It’s always a bit dangerous. The last time we had a big October snow (2008), I managed to scratch my cornea. I shook a tree, and a branch whipped out of the snow into my eye. Not fun. The other concern is the occasional cracking sound, which is usually followed by large branches falling to the ground. Luckily, I didn’t get caught in either of those problems today.
Seeing the branches bent down makes me feel like I’m in another world. Like I’ve traveled to some land in Lord of the Rings or Star Wars. It was especially nice on Saturday night. With the power out, there was just darkness. The only light and sound came from the occasional car. When a car came by, the light reflected off the branches to create a beautiful scene. I felt really peaceful out there in the snow. It doesn’t have the same feel as winter, though. It’s not nearly as cold and desolate.
Beyond taking care of the trees, everything is pretty quiet. We learned our major lesson from the 2008 storm—buy a generator. Our generator is the best investment we ever made. Given the frequency of power outages where we live, the generator has already paid for itself. It allows us to have water, sufficient light, heat and some power to refrigerate stuff and cook. Enough to get us by.
Found out today that the schools here are closed again on Monday. That’s the second weather related school closing this year, and we are nowhere near winter. Not a good sign.
Finally…9:30 pm Sunday night…power back. Phone lines back.
Heavy snow + leaves on trees = trees down
Trees down + above ground power lines = power out
Power out = network connectivity out
Posting this via mobile phone…
Not expecting power any time soon.
Hope to get power back in a day or so. Will post pics then.
Got a 23-miler in again today. Down the Columbia Trail to High Bridge. Beautiful day. Lately I’ve been drawn to the longer runs and rides for whatever reason. I’m enjoying the nice easy pace.
I’m surprised by how dark it is in the morning. I don’t remember it being this dark in the morning in late October last year. Didn’t they recently change the date when we turned our clocks back? Maybe that has something to do with it.
Snow in the forecast for tomorrow. Not just a little…6-10 inches. Snow at this time of year is a big problem. The trees still have leaves, so they catch more snow. The snow is also heavier, so a lot of trees end up coming down because they can’t handle the weight of the snow. Trees coming down = power going out. The last time we had snow in October was 2008, and that year we lost power for 4-5 days. Ugh.
This year we have a generator, so we won’t have to endure 50 degree temps in the house like last time. We’ll have some light and the food in the fridge won’t go bad. Still, it’s no good when the power goes out.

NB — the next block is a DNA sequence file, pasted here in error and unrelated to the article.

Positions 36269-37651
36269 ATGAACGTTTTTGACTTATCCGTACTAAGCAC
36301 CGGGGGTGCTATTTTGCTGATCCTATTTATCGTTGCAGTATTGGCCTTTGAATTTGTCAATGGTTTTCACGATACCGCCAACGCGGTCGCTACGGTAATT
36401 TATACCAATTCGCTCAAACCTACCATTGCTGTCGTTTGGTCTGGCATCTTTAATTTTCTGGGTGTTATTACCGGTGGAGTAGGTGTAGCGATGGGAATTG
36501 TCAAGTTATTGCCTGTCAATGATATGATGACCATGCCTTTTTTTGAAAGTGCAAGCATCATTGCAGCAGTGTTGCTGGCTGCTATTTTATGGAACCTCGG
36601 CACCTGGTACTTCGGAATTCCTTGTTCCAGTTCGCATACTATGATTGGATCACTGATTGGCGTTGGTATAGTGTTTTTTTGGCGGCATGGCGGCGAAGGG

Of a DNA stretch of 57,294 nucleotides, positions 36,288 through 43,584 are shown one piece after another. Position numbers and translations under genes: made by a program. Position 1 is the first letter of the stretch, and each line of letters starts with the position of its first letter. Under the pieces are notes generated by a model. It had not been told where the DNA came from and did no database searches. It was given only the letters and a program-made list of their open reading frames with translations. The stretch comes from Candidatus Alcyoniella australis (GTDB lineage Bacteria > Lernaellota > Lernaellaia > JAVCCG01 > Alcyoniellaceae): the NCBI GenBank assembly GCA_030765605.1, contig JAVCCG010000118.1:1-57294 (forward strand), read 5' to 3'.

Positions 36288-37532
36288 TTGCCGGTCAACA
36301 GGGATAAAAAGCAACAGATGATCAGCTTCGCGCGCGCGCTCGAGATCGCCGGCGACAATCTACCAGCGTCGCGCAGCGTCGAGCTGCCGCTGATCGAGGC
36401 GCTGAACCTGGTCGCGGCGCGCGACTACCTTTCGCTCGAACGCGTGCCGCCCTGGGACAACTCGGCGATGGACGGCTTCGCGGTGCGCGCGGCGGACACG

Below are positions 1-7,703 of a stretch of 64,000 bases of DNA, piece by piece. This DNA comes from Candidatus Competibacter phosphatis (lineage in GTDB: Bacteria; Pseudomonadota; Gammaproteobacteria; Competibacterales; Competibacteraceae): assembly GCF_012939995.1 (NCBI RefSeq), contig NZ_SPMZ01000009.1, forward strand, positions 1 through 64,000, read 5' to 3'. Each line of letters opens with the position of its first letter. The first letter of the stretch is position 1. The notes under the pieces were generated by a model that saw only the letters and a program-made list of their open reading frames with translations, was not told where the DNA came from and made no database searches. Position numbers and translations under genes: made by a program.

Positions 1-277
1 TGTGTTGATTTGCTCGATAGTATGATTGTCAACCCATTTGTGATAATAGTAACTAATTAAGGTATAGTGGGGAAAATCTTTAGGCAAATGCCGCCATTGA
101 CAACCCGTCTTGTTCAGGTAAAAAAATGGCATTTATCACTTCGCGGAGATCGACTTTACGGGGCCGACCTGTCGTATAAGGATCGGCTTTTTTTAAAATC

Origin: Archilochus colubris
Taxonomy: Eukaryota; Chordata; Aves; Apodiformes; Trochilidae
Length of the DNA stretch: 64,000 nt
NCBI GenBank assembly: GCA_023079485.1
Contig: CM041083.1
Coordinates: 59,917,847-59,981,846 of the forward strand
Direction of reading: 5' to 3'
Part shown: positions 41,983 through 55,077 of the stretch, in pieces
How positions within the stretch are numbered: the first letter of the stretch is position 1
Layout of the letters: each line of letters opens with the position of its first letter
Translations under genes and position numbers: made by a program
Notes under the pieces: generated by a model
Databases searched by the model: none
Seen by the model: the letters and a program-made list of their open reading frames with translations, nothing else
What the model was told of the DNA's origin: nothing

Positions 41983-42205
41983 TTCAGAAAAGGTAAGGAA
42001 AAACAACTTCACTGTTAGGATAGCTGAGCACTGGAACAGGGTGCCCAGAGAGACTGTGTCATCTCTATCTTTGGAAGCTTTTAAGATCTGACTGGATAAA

In fact, in 2008 we got out of Dodge…I went to my dad’s place and the wife and little girl went to her mom’s.
I have vivid memories of watching the Phillies clinching the 2008 World Series from my dad’s couch. Good times.
Speaking of the World Series, game 6 yesterday was one of the best games I have ever seen. It looks like the Rangers are done…too bad. I wanted those guys to win.
I’m searching for pictures from the 2008 October snowstorm. Will post them if I can find them.
I’ve been enjoying my weekly trail run in Schooley’s Mountain County Park. The rocks and hills make it both scenic and challenging. I’ve been taking it slow and steady (including walking when necessary), trying to improve my trail running skills.
Today’s run in Schooley’s was particularly challenging. It was raining, which made the rocks slick. I struggled to find stable footing. My lack of experience was playing on my mind.
That’s when I fell.
As I was making my way up a hill, I got nervous and lost clarity on my line through the rocks. I tried to regain my balance but it was too late. I put my hands down and caught myself. The fall wasn’t bad. I was thankful to be going uphill—if I had been going downhill I might not have been able to stop my momentum so easily.
I learned a pretty simple lesson from that little slip—I need to have conviction and be assertive when picking and following my line through the trail.
Trail running isn’t easy, especially when the terrain is complicated. I’m discovering that the ability to orchestrate the mental and physical elements of running is critical—I need to see the upcoming trail, pick the right line through the trail and get my body to step in the right places to follow the line. My brain needs to be several feet ahead of my body, and my body must still handle the obstacle it’s currently facing. Running on roads or crushed gravel doesn’t require the same kind of attention and coordination.